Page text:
The role of convolutional neural networks in scanning probe microscopy: a review

  1. Ido Azuri‡,1ORCID Logo,
  2. Irit Rosenhek-Goldian‡,2ORCID Logo,
  3. Neta Regev-Rudzki3ORCID Logo,
  4. Georg Fantner4ORCID Logo and
  5. Sidney R. Cohen2ORCID Logo

1Weizmann Institute of Science, Department of Life Sciences Core Facilities, Rehovot 76100, Israel
2Weizmann Institute of Science, Department of Chemical Research Support, Rehovot 76100, Israel
3Weizmann Institute of Science, Department of Biomolecular Sciences, Rehovot 76100, Israel

4École Polytechnique Fédérale de Lausanne, Laboratory for Bio- and Nano-Instrumentation, CH1015 Lausanne, Switzerland

  1. Corresponding author email
  2. ‡ Equal contributors

Associate Editor: J. Frommer
Beilstein J. Nanotechnol. 2021, 12, 878–901. https://doi.org/10.3762/bjnano.12.66
Received 27 Apr 2021, Accepted 23 Jul 2021, Published 13 Aug 2021

Abstract

Progress in computing capabilities has enhanced science in many ways. In recent years, various branches of machine learning have been the key facilitators in forging new paths, ranging from categorizing big data to instrumental control, from materials design through image analysis. Deep learning has the ability to identify abstract characteristics embedded within a data set, subsequently using that association to categorize, identify, and isolate subsets of the data. Scanning probe microscopy measures multimodal surface properties, combining morphology with electronic, mechanical, and other characteristics. In this review, we focus on a subset of deep learning algorithms, that is, convolutional neural networks, and how it is transforming the acquisition and analysis of scanning probe data.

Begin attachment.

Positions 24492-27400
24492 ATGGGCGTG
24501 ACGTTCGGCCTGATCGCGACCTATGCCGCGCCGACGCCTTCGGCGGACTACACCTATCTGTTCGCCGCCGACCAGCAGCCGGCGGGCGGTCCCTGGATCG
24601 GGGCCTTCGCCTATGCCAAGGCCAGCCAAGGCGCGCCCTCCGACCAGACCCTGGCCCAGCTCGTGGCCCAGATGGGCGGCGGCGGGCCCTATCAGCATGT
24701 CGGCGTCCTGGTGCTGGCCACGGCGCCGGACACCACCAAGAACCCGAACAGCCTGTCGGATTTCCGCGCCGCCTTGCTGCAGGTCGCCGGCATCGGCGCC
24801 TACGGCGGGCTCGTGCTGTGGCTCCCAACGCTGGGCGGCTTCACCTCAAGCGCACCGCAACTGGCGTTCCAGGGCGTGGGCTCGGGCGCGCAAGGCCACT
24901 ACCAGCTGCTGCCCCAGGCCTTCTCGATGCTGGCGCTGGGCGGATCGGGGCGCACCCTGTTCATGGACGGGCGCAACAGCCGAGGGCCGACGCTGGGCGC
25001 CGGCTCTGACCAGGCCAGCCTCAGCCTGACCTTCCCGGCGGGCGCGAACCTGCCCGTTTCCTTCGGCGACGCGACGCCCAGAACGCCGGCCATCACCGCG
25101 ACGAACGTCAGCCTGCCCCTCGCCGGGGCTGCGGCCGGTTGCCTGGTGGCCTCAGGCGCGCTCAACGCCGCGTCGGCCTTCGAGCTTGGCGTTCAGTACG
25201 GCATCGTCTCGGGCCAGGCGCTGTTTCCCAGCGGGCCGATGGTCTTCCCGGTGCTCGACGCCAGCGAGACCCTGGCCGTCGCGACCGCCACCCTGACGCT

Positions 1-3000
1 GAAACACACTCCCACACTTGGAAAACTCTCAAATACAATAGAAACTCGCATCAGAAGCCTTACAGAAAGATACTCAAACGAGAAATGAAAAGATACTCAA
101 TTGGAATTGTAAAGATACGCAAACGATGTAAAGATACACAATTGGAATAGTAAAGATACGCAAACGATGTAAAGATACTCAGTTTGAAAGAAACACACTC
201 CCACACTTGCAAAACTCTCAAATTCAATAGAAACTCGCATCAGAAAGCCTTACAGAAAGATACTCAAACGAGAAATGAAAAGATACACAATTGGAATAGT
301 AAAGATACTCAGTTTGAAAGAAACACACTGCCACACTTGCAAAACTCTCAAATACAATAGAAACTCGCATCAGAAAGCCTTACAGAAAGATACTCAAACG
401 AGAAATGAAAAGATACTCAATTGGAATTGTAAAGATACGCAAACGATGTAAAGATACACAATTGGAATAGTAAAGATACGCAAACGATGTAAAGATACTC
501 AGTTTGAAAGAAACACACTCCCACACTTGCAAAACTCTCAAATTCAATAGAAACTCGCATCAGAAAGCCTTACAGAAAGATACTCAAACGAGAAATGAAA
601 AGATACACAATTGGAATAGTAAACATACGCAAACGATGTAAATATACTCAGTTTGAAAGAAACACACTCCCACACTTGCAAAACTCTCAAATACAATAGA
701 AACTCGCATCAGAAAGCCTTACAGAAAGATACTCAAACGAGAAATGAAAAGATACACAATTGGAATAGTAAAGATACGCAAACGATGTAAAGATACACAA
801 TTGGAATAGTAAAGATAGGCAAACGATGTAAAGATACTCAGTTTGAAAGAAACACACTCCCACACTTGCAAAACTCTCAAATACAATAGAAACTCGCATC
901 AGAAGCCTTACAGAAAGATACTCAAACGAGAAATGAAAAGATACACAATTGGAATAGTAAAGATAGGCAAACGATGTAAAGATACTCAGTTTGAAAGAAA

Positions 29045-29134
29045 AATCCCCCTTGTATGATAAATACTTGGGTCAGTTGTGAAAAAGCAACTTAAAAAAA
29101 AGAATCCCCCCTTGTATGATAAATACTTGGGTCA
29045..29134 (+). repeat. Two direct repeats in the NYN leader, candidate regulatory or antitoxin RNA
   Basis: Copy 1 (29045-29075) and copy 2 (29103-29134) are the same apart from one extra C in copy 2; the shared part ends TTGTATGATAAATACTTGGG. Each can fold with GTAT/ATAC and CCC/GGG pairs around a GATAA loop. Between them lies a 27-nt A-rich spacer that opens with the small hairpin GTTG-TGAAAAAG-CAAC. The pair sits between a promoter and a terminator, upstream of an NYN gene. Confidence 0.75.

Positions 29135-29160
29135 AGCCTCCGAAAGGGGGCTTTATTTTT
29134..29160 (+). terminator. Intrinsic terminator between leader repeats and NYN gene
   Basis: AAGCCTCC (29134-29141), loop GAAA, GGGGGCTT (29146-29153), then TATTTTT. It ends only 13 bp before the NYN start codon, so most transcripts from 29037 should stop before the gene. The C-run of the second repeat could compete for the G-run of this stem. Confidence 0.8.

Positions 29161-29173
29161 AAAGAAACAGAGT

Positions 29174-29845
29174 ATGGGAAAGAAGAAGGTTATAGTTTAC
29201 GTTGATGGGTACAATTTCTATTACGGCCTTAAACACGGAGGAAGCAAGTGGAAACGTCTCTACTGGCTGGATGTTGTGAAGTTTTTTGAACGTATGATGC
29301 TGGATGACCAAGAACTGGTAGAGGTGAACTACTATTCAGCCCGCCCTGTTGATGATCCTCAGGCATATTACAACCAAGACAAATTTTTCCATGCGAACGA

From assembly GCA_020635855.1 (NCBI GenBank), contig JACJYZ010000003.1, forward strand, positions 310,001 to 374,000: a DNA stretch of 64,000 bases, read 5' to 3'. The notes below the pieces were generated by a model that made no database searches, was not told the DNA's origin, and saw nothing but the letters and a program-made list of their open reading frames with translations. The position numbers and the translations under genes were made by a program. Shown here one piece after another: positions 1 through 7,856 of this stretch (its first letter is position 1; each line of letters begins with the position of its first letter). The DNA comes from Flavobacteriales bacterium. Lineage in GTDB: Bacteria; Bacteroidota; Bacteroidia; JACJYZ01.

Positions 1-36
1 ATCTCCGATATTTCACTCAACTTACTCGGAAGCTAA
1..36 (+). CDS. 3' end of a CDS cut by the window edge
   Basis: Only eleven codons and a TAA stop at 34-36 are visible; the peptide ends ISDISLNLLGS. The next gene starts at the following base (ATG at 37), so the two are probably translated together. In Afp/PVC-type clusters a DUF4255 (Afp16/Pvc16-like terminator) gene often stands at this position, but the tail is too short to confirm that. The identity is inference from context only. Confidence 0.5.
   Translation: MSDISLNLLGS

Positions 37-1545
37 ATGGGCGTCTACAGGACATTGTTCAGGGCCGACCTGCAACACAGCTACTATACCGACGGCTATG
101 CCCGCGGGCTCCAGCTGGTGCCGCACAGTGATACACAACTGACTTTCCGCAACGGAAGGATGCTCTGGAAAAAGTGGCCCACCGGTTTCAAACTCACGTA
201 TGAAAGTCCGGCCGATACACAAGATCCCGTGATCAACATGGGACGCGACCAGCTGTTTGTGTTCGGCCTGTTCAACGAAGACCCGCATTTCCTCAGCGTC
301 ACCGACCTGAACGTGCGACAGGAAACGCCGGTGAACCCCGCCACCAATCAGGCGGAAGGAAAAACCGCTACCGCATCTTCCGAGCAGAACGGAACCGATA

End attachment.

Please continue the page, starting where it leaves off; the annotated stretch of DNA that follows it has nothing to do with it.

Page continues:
Keywords: atomic force microscopy (AFM); deep learning; machine learning; neural networks; scanning probe microscopy (SPM)

Review

Introduction: traditional machine learning vs deep learning

Machine learning is a subfield of artificial intelligence. It was defined by Arthur Samuel of IBM in 1959 as the “Field of study that gives computers the ability to learn without being explicitly programmed” [1]. This broad definition includes a variety of tasks including, but not limited to, classification, regression (prediction of quantitative data values), translation (for instance of languages), anomaly detection, de-noising, clustering (grouping similar objects together), and data generation. In this review our major concern is with images, which are most relevant to certain aspects of machine learning as will be described below. Machine learning is thus an umbrella term for many different types of learning [2-6].